This is what the voters responded to on the Republican side and I think, in part you know, the president sees this as part of his political magic. And so I think any chance he gets to do this, this is where he's most comfortable.

And the crowd to him and the setting is really immaterial to him. The message --

ROMANS: And the people are the oxygen, right.

DRUCKER: Yes. And look, you have a bunch of kids and here's a famous guy.

And, I -- I mean, I saw this a little bit in California when Arnold Schwarzenegger was governor. He'd show up for a political rally and, you know, people would just be like hey, there's the movie star.

ROMANS: Right.

DRUCKER: And, I mean -- he did the gives kids now a civics lesson the Electoral College so there's some value in that, I suppose.

ROMANS: And in six years the youngest of those attendees can go vote.

BRIGGS: Right.

ROMANS: Those are like 12-year-olds in the crowd.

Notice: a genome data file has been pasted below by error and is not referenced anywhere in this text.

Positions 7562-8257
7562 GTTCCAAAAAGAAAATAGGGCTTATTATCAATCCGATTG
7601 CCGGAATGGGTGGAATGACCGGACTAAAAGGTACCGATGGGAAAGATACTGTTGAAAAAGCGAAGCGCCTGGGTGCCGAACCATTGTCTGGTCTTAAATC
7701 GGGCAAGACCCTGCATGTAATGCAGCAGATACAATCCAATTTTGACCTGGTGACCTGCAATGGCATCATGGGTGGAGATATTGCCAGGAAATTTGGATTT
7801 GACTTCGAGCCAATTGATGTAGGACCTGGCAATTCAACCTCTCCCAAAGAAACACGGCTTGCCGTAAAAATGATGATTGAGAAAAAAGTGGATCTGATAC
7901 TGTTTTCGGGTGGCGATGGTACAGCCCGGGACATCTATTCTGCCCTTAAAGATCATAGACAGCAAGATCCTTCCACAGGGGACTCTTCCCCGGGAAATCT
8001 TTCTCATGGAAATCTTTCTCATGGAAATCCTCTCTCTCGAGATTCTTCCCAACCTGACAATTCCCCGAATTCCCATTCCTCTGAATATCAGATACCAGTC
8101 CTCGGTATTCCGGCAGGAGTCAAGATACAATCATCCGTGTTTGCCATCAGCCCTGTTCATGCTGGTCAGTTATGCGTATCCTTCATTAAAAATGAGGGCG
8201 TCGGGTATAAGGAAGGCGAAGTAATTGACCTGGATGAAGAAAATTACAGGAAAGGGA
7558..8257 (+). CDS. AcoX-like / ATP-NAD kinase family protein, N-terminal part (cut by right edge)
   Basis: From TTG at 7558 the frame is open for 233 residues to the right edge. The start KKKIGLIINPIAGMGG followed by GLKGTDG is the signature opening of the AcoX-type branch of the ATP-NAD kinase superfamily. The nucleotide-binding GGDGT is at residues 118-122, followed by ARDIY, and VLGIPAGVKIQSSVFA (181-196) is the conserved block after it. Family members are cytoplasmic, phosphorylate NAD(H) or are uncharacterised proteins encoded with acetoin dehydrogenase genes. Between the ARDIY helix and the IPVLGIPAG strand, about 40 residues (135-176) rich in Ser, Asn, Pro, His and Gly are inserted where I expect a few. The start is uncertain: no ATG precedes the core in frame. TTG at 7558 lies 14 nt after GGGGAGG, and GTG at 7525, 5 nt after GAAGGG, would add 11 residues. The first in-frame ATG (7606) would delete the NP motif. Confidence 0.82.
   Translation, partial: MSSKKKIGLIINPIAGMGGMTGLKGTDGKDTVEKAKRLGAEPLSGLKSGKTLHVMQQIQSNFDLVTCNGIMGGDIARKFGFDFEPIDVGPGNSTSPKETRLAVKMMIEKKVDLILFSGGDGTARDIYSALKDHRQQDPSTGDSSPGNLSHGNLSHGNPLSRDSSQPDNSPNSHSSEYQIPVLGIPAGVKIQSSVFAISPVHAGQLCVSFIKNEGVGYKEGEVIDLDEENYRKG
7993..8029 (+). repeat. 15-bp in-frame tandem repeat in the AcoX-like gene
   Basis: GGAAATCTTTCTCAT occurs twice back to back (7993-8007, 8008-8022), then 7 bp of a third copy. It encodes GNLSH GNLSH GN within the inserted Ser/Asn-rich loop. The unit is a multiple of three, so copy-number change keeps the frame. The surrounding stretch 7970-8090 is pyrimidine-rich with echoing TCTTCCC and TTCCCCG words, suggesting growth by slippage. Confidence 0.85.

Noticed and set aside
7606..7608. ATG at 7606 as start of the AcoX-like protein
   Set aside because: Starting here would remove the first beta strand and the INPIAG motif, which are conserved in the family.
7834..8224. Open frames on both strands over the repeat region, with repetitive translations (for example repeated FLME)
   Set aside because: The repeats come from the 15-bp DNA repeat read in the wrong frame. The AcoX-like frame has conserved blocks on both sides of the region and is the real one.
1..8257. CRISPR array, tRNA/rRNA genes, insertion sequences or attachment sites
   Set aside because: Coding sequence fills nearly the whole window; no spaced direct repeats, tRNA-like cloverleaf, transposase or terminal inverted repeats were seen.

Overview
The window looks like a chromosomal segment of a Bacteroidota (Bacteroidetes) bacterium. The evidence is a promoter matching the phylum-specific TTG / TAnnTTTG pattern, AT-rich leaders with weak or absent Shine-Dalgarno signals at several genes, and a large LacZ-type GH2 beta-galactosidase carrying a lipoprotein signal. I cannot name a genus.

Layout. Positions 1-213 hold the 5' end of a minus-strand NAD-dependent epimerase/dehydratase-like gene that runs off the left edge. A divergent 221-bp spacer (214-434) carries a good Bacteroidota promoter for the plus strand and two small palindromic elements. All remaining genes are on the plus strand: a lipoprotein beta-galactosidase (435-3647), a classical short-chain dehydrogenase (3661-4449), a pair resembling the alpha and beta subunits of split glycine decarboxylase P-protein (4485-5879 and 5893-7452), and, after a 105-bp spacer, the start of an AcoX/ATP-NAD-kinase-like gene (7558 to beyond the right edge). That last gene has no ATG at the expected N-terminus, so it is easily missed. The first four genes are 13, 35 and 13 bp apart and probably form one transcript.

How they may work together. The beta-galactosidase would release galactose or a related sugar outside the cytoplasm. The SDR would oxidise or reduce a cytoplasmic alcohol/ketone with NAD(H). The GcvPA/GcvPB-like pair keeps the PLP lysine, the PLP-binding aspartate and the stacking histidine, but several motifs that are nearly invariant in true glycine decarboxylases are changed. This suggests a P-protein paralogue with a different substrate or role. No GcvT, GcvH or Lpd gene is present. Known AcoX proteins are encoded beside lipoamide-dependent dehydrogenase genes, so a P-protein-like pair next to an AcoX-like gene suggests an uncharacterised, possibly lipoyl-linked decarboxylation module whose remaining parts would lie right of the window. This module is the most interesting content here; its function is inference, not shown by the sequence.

BRIGGS: Yes. It had the feel of a WWE event and I've been to one of those. It felt similar from the crowd just waiting for the low-lying fruit, but let us know what you think about it.

The president in Ohio today with Rob Portman. Shelley Moore Capito was there last night.

David, thank you.

DRUCKER: Thank you.

ROMANS: Nice to see you this morning.

All right, stocks. The stock market once again ignoring the turmoil in Washington -- oblivious to the turmoil in Washington.

The Nasdaq hitting a record high. The Dow and the S&P 500, they're down slightly, you know, but they're still very close to record highs and I'll tell you why in a few minutes.

But first to housing because a really fascinating number in the housing market. Existing home sales fell in June as prices hit record highs. Sales of previously owned homes, they've basically been flat since March.